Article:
Alpha Anywhere executes the Actions in your Action Script in the order that they appear in the Code Editor. You can change the order of the Actions by using the Move Action Up and Move Action Down buttons, above the Code Editor pane.

 Editing an Action Script Comment

Edit comments for Actions by right clicking the action and selecting Edit Comment. Or select the action and click the Edit Comment button in the lower right corner of the Code Editor.

 Viewing Xbasic

As noted previously, Action Scripting is a graphical front-end to the Alpha Anywhere Xbasic programming language. Each Action you define corresponds to some Xbasic code. When you run an Action Script, Alpha Anywhere executes the Xbasic code. You can view the corresponding Xbasic code for each Action in your Action Script. To view Action Script Xbasic code:

  1. In the Control Panel display the Code tab.

  2. Select the "Welcome Action" Script, and click the Design button. The Code Editor appears displaying the two Actions in the Welcome script.

  3. Right-click on the "Prompt for Text Action", and select View Xbasic, or click the View Xbasic button on the toolbar. The Xbasic Code dialog box appears.

  4. Click the All Actions tab. Alpha Anywhere displays the Xbasic code for all Actions in the current Action Script. The Xbasic Code dialog box lets you easily copy the code to the Windows clipboard by clicking the Copy code to the clipboard button.

  5. Click Close.

 Making an Action Conditional

In the Welcome Action Script, the second Action, which displays the Welcome message box, executes even when the user clicks the Cancel button, when prompted for his or her name. Since this is not the action that you want Alpha Anywhere to take if the user clicks Cancel, you can make displaying the Welcome message box conditional. To run the Welcome Action Script:

  1. In the Control Panel display the Code tab.

  2. Select the Welcome Action Script, and click the Run button. The Who are you? dialog box appears.

  3. Click Cancel. The Welcome message box appears.

    • Displaying this message is not the Action you want Alpha Anywhere to take if the user clicks Cancel. You want Alpha Anywhere to suppress this message box from appearing if the user clicks the Cancel button, or you might want to display a different message box.

  4. Click OK.

Alpha Anywhere lets you specify conditions for each Action in an Action Script. Alpha Anywhere evaluates the condition for each Action at run time. In the Welcome script, if the user clicks the Cancel button in the Who are you? dialog box, the variable set by this Action, vcName, will be blank (have a NULL value). Therefore, you want to display the Welcome message box only when the vcName variable is not NULL. To edit the Welcome Action Script:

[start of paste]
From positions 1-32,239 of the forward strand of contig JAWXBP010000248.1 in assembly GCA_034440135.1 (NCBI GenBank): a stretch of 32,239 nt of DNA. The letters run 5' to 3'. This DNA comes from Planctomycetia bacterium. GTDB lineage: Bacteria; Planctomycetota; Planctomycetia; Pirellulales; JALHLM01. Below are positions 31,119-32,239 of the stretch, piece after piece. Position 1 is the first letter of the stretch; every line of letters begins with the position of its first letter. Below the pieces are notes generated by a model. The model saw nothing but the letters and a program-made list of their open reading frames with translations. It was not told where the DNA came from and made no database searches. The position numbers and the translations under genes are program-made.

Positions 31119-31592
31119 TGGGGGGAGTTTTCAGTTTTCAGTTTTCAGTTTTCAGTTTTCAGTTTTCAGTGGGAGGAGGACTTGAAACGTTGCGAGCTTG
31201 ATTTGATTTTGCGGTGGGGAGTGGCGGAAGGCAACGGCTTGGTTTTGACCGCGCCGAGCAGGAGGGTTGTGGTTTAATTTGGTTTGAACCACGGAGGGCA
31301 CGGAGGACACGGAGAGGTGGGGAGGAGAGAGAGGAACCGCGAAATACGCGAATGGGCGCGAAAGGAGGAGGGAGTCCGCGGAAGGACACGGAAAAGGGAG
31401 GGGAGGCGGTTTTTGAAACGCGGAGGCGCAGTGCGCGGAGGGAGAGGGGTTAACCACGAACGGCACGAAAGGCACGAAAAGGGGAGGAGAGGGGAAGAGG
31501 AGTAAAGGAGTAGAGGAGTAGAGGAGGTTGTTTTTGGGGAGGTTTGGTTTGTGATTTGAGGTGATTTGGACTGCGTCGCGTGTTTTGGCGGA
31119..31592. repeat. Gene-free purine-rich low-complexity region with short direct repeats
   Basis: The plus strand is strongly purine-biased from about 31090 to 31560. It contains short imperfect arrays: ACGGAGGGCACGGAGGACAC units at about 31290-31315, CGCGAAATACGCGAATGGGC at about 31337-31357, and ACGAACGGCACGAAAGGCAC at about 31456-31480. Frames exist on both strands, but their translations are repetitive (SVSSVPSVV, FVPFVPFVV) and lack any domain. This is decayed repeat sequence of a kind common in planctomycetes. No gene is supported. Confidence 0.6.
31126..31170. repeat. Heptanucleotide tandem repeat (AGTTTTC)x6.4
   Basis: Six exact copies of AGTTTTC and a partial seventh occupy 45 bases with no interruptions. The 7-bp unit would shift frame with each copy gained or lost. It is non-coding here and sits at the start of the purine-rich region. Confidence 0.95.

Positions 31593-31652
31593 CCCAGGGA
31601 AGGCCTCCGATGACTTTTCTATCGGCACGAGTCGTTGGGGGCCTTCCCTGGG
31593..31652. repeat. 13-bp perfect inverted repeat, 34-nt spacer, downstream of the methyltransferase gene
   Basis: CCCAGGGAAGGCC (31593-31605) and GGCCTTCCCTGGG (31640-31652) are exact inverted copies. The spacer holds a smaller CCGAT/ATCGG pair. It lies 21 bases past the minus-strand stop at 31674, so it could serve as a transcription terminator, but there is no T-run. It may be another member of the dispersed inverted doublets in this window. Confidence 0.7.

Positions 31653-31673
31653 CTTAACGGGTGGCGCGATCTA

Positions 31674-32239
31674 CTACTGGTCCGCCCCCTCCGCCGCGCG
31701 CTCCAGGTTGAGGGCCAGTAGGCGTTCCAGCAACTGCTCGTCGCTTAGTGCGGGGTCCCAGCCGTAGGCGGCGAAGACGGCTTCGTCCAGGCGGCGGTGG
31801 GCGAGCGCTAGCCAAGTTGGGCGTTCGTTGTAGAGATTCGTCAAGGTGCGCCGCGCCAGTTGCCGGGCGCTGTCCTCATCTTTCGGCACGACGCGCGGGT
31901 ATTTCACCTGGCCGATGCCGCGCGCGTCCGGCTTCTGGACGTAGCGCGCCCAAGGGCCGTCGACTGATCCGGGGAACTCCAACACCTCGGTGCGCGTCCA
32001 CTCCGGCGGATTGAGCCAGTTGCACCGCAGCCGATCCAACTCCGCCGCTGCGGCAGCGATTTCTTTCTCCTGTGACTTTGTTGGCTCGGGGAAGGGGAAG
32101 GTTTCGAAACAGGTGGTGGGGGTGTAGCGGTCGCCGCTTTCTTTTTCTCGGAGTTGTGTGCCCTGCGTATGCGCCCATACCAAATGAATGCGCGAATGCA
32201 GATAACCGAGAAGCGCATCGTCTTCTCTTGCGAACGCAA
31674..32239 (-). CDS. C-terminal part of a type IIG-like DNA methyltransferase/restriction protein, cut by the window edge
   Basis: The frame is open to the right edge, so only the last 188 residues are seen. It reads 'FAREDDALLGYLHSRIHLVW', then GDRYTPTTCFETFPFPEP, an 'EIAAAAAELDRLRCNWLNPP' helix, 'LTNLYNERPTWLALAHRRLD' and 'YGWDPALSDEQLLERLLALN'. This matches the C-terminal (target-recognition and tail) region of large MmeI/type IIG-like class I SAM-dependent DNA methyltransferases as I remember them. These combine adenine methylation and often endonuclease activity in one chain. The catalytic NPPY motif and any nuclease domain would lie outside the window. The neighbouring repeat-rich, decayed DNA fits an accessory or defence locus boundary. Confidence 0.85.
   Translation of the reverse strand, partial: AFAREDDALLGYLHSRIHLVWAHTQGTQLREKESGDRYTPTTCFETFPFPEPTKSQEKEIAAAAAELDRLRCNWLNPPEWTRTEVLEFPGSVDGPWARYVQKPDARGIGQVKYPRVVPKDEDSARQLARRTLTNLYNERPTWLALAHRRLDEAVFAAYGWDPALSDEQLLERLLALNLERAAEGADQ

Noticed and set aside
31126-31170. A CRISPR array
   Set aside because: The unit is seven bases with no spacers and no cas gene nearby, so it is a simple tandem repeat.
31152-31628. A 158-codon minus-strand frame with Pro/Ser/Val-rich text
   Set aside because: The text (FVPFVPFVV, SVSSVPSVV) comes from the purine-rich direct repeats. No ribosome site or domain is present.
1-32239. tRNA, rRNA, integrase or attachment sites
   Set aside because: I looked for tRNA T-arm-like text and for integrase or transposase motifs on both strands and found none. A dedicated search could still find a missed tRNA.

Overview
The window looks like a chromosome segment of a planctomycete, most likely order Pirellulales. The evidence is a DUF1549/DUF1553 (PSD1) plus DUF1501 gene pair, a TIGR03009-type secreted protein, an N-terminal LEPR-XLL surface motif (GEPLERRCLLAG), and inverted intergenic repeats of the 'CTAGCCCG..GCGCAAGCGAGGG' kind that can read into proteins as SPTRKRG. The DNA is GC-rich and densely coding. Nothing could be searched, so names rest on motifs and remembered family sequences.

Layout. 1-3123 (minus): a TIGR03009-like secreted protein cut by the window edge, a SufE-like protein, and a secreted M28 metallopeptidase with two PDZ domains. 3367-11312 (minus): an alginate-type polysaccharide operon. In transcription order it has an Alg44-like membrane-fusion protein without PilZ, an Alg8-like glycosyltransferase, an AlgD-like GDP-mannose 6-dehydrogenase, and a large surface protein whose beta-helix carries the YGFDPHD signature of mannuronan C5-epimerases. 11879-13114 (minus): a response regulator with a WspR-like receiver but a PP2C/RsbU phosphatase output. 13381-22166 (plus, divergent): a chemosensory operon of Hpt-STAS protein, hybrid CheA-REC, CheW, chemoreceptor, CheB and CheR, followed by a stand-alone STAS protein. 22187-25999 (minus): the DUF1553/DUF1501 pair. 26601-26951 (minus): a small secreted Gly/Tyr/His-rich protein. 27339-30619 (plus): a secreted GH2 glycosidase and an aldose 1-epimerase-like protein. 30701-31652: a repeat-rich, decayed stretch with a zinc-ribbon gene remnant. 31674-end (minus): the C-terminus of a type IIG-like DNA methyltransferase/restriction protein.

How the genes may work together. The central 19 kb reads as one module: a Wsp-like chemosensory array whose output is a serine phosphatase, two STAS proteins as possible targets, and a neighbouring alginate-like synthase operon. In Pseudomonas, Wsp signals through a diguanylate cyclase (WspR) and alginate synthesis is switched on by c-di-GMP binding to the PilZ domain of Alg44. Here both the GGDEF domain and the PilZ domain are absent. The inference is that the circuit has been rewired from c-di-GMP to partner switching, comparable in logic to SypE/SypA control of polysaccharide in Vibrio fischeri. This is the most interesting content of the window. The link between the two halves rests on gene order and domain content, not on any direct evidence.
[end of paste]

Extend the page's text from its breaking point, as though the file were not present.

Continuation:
1. In the Control Panel, click the Code tab.

  2. Select the "Welcome Action Script", and click the Design button. The Code Editor appears.

  3. Click the Show/Hide Conditions button. The Code Editor displays a row for each Action.

  4. A green check mark next to an Action indicates that the Action is not conditional. It will always be executed. You want to make the Display a Message Box Action conditional.

  5. Select the "Display a Message Box" Action.

  6. Check the Action is Conditional check box. Additional options in the Code Editor become visible and Alpha Anywhere displays a red question mark next to the selected Action.

  7. In the Execute Action is drop-down list box, select "Condition Expression is true".

  8. Click the Expression Builder 'xy' button in the Expression field. The Expression Builder appears.

  9. Enter Var->vcName <> "" and click OK. The Code Editor appears.

  10. Click the Save button on the toolbar.

  11. Click the Run button. The Who are you? dialog box appears.

  12. Click the Cancel button. The dialog box disappears.

 Using the Same Condition as Previous Setting

Sometimes several consecutive Actions have the same condition associated with them. Alpha Anywhere has a shortcut that lets you set the condition for an Action to be the same as the condition for the Action preceding it. In the next procedure, you add a third Action to the Welcome Action Script. This Action opens the Default Form for the Customers table after Alpha Anywhere displays the Welcome message. However, this Action is conditional; you set the condition to be the same as the condition for the Display a Message Box Action. To use the same condition as Previous setting:

  1. In the Control Panel, display the Code tab.

  2. Select the "Welcome Action Script", and click the Design button. The Code Editor appears.

  3. Select the "Display a Message Box Action", and click Add New Action. The Select Action dialog box appears.